Call him "Fluffy."
Comedian Gabriel "Fluffy" Iglesias has carved out quite a career for himself telling stories about the people in his life and the things they do together, which often involves food and where to get it. In fact, finding food while on the road with comedian friends is the basis of his Fuse TV reality show Fluffy Breaks Even which begins its third season later this year. But that's only half the fun. The other half finds Fluffy and his pals seeking out gyms where they attempt to work off the calories they just ingested - trying to break even.
The show is an extension of Iglesias' life as a comic. And by all accounts, it's been a pretty good life, if at times challenging for the 40-year-old from California. His standup routine, punctuated with impersonations and sound effects, bears this out. Iglesias steers away from controversy, so his comedy does not delve into politics or race or sports or religion. Well, maybe race a little bit, but never in offensive ways.
One of the central themes in his comedy is his weight and the struggle to control the life-threatening diabetes that results from it.
Iglesias brings his FluffyMania Tour: 20 Years of Comedy show to the Embassy Theatre on Sunday, March 5. In addition to the reality show and his standup, which he has performed around the world, Iglesias has appeared in movies doing voice-over and live action and has recently started producing shows for other comedians.
Iglesias was born in 1976 in San Diego. His mother and five older brothers and sisters moved around before settling in a neighborhood in Los Angeles. In interviews he's told of entertaining his family from a young age with impersonations, saying his ability to mimic everyone from Popeye to Ronald Reagan to Valley Girls came to him naturally.
In a 2014 interview with goseetalk.com, Iglesias talked about his first time on stage.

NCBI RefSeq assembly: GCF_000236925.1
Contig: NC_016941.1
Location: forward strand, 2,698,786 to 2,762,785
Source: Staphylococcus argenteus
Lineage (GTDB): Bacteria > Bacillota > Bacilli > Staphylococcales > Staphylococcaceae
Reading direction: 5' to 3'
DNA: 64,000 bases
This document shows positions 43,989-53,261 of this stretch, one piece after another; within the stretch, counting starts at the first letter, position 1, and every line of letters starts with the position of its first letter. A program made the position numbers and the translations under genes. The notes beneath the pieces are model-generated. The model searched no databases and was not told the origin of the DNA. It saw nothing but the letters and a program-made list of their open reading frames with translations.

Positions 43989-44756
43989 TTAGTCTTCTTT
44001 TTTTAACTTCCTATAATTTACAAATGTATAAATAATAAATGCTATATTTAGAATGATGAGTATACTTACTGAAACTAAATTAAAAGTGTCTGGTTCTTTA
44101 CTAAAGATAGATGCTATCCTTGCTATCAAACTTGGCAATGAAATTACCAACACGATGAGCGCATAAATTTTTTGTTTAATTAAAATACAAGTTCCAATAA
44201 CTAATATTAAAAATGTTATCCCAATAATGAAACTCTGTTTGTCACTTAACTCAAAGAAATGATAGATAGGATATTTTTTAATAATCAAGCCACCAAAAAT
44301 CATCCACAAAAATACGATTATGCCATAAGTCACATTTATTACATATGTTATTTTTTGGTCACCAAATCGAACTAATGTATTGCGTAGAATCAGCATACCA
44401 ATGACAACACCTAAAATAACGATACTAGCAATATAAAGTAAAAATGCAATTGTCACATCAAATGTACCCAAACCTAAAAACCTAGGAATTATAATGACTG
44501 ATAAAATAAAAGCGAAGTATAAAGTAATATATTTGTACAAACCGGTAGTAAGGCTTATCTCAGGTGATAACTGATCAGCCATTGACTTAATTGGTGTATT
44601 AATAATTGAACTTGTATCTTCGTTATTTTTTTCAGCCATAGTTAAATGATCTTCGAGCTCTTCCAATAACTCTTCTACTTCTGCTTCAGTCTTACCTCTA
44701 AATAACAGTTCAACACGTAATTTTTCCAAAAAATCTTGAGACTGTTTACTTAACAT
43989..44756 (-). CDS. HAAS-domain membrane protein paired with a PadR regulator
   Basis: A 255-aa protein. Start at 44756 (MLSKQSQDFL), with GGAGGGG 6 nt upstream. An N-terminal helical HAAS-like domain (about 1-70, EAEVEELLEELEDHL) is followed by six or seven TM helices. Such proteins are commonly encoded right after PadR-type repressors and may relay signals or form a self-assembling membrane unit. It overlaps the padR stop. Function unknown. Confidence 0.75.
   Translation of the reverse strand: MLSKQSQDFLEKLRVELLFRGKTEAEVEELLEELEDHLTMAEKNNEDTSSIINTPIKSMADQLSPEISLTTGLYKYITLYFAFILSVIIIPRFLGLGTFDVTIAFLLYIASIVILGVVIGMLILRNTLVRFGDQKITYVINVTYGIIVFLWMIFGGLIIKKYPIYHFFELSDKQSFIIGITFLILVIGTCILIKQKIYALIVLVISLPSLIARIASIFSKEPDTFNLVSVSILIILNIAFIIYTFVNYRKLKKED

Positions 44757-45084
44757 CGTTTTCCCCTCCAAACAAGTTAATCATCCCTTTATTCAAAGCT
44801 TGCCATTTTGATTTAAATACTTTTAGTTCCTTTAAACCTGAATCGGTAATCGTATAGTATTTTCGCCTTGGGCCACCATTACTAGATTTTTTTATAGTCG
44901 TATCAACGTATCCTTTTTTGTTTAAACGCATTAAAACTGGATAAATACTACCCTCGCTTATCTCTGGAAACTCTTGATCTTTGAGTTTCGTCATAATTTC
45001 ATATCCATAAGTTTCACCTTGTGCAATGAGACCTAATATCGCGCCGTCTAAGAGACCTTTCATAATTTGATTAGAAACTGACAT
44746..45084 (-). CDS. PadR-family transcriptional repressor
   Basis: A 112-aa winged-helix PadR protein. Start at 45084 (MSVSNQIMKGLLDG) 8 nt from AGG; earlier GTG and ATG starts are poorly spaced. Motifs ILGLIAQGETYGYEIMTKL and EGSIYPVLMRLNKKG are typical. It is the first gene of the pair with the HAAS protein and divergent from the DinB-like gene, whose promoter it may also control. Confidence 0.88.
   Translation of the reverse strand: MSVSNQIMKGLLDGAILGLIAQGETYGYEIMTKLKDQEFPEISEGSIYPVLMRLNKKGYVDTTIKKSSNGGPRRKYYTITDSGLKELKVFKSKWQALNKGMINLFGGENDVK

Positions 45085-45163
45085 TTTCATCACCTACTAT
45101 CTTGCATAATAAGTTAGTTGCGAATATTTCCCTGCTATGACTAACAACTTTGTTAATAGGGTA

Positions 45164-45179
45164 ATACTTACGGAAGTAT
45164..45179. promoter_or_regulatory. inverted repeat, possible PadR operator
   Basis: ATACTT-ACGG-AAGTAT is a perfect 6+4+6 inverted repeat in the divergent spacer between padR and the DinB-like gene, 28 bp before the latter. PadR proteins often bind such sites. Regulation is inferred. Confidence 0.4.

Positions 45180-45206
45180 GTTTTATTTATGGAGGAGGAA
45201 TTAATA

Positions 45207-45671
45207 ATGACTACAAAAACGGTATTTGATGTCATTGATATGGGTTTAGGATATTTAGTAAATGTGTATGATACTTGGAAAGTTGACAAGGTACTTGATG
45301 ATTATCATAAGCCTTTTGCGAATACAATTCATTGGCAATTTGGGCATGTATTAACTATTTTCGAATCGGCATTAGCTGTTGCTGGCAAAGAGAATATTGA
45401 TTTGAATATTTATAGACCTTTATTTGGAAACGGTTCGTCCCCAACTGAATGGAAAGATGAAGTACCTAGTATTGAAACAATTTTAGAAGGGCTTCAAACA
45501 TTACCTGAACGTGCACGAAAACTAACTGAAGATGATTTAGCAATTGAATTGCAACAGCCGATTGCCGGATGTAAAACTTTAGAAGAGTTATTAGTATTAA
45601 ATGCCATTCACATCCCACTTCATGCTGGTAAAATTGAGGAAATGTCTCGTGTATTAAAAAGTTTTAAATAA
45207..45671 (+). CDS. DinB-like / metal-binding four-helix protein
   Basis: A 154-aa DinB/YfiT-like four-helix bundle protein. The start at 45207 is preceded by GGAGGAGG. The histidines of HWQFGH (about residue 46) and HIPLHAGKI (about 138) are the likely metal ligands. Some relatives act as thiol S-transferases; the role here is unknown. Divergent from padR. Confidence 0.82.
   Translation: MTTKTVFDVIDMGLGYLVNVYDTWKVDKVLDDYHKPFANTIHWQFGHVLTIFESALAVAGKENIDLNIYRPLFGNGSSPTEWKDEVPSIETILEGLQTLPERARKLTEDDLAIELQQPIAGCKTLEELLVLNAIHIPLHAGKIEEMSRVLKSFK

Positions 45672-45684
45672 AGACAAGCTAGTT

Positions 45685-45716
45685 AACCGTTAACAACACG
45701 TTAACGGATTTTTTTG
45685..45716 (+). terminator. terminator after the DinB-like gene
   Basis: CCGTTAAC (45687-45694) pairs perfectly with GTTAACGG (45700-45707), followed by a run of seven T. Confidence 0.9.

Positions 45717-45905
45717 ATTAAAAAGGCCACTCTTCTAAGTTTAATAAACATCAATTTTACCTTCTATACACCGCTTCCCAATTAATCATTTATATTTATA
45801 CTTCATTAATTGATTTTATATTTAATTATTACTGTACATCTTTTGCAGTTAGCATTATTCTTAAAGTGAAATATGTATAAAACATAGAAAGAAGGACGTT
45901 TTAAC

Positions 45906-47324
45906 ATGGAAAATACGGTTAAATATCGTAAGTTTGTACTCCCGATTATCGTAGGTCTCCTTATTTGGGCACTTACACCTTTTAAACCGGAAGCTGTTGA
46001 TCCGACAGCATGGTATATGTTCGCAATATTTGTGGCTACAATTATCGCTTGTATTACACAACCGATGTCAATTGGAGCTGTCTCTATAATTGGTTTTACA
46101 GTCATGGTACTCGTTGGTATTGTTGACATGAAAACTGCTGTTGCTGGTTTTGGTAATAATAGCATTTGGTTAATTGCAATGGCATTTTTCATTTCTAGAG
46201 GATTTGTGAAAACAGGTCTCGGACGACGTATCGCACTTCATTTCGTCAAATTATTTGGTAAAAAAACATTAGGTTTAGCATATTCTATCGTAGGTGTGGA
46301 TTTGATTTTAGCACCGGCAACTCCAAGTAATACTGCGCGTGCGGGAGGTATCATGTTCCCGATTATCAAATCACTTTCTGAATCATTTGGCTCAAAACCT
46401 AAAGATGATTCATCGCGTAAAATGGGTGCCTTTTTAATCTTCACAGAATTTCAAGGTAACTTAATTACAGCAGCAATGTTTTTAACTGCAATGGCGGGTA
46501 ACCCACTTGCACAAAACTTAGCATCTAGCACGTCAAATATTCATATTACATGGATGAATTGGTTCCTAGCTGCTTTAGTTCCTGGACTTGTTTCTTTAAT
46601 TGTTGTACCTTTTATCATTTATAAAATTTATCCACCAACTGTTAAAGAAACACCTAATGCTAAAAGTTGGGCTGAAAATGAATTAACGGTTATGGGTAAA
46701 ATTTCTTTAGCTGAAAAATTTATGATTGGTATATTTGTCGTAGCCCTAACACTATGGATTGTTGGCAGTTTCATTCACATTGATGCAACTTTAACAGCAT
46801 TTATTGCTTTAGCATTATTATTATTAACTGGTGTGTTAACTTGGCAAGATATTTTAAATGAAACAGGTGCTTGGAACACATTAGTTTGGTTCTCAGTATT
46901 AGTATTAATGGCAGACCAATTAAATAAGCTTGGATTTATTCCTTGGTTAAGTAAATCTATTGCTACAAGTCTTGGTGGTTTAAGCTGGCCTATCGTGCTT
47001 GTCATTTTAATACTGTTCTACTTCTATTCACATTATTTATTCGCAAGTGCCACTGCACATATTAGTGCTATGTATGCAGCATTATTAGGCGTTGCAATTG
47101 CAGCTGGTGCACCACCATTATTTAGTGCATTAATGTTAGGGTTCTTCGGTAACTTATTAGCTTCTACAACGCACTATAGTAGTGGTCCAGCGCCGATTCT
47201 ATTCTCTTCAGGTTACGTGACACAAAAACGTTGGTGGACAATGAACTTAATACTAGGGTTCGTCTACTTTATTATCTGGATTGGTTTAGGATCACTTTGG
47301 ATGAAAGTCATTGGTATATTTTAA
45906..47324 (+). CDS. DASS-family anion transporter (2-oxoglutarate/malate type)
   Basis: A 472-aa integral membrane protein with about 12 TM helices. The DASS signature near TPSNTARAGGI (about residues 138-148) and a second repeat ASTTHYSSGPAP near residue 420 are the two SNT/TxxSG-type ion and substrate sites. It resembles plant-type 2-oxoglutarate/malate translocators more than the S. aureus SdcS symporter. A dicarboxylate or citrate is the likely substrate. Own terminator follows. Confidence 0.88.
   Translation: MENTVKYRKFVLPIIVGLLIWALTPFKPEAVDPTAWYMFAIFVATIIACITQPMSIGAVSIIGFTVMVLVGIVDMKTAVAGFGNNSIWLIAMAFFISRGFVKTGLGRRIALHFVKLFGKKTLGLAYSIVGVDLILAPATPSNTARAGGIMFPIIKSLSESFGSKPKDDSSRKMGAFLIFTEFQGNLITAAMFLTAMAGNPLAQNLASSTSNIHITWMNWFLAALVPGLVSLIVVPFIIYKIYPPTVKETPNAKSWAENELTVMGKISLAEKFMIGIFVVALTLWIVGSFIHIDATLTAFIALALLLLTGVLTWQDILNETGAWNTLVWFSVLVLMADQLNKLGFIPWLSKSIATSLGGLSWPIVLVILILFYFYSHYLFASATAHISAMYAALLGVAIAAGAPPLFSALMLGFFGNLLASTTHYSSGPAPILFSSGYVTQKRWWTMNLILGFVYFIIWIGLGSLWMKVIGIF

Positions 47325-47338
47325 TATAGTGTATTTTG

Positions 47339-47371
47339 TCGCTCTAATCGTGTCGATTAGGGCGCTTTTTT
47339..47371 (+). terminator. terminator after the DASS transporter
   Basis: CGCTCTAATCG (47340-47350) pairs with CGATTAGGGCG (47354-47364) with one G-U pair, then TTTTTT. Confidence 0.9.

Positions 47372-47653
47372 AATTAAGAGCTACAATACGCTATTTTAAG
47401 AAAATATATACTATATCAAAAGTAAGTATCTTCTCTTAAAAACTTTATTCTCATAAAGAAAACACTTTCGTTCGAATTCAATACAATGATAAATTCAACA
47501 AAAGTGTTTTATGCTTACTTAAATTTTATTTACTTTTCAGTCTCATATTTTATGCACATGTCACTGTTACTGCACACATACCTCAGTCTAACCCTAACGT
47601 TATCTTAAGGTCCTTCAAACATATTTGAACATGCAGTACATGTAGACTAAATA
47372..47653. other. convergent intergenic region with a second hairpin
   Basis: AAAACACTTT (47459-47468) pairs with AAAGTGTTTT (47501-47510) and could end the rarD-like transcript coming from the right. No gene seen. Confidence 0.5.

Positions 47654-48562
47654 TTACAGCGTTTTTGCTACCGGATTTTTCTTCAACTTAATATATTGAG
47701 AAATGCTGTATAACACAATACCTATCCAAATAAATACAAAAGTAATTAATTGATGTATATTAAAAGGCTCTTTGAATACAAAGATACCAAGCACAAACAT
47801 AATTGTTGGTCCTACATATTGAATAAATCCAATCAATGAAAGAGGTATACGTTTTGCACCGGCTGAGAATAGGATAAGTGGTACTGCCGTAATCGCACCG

"The first time I got on stage I was 10 years old and I did impressions. I did cartoon characters, and I really got the bug for this life when I saw that people were laughing and saw the attention I was getting. I remember seeing Eddie Murphy Raw and seeing people laughing and having a good time, and that was the same response I was getting, so I thought I was on to something. But like you said that's the response you get when you're young like 'oh, you're just getting laughs because you're a little kid and you're cute.' They weren't trying to encourage me at all or tell me to keep pursuing this."
But pursue it he did. Iglesias had a job working at a cell phone company in Los Angeles when he decided to chase his dream of doing standup full time. He quit the cell phone job and, against the advice of his mother, dove into comedy full-time. That was in 1997. Now he is one of the most popular acts in the country. Apparently, he knew what he was doing.
After disconnecting from the phone company, Iglesias began to get his career dialed in. He's appeared in movies as varied as Magic Mike and Magic Mike XXL and The Nut Job and The Nut Job 2: Nutty by Nature. In one of his many cable specials, Aloha Fluffy: Parts 1 and 2, Iglesias revealed that he is the No. 2 comedian in the Middle East, right behind Jeff Dunham. The news came to him via a 19-year-old Saudi prince while he was in Riyadh performing for the prince and 800 of his friends.
The nearly 25-minute Saudi Arabia story in the midst of the 90-minute special is a prime example of Iglesias' gift for weaving his voice talents, his self-deprecation and aspects of his personal life into a compelling narrative.
But perhaps the most compelling story he tells is the one of living with type 2 diabetes. When he found out he had the disease he weighed 450 pounds. His doctor told him unless he changed his lifestyle immediately and dramatically he'd be dead in two years. So he changed his diet, started lifting weights and doing yoga and lost 100 pounds.
In the same goseetalk.com interview, Iglesias talked about his illness and about how people respond to personal revelations in positive ways.
"I put everything out there, and if I'm having a bad time people know about it. My girlfriend knows that if I'm acting weird at home, to go to one of my shows to see what's on my mind," he said. "For example, in the movie (Fluffy the Movie) I'll talk about why I had to lose 100 pounds, how I'm type 2 diabetic and how I was literally facing death. My legs were all swollen, and doctors told me my blood sugar was all out of whack. So I looked into having surgery, and that wasn't going to work, so I had to do something really fast to lose a bunch of weight. Stuff like that.
"If you put your personal stories out there, people always connect. People understand when I talk about my son not listening, or issues at home, or his real dad coming back into the picture, or even stories about family members not seeing eye to eye with what you're doing. By putting myself out there the way I've been doing people see me as a real person. Even though I do character voices and funny noises the stories are still real and I put them all out there."
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